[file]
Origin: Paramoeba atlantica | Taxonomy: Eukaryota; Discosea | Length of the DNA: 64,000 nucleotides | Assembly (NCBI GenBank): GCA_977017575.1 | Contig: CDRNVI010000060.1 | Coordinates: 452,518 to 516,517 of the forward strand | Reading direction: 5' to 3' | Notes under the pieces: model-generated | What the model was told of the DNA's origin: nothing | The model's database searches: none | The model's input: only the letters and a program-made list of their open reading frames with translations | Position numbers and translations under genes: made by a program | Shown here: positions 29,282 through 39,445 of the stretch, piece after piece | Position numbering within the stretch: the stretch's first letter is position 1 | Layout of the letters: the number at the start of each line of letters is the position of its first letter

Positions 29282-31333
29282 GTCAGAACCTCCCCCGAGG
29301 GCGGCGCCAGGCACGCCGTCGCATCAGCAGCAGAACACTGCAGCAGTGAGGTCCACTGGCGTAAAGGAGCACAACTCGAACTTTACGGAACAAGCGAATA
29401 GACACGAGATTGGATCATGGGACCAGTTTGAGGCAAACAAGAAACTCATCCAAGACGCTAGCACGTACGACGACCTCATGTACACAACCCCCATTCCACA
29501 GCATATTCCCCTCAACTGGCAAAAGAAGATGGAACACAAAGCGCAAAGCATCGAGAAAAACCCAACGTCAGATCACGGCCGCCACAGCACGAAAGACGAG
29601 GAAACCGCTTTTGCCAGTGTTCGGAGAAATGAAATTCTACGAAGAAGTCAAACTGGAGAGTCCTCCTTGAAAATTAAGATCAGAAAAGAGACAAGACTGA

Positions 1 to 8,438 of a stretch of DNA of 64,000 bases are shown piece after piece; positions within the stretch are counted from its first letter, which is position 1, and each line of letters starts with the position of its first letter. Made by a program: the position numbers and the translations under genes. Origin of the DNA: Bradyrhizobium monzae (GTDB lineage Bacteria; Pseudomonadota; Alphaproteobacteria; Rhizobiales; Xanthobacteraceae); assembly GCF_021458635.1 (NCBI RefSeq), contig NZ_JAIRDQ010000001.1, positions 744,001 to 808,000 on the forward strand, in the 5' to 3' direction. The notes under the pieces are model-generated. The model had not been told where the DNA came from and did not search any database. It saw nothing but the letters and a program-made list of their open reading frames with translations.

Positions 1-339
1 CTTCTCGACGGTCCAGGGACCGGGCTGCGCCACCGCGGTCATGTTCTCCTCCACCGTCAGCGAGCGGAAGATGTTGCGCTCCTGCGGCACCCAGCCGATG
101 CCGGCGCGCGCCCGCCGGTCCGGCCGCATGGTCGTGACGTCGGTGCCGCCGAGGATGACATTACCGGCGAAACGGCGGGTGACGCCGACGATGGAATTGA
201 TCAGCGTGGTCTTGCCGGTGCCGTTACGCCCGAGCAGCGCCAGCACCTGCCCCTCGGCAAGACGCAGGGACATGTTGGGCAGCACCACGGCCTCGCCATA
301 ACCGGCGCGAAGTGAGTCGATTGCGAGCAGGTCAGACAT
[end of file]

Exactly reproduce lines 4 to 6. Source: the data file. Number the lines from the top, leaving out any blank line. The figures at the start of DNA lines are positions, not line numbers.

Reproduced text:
29301 GCGGCGCCAGGCACGCCGTCGCATCAGCAGCAGAACACTGCAGCAGTGAGGTCCACTGGCGTAAAGGAGCACAACTCGAACTTTACGGAACAAGCGAATA
29401 GACACGAGATTGGATCATGGGACCAGTTTGAGGCAAACAAGAAACTCATCCAAGACGCTAGCACGTACGACGACCTCATGTACACAACCCCCATTCCACA
29501 GCATATTCCCCTCAACTGGCAAAAGAAGATGGAACACAAAGCGCAAAGCATCGAGAAAAACCCAACGTCAGATCACGGCCGCCACAGCACGAAAGACGAG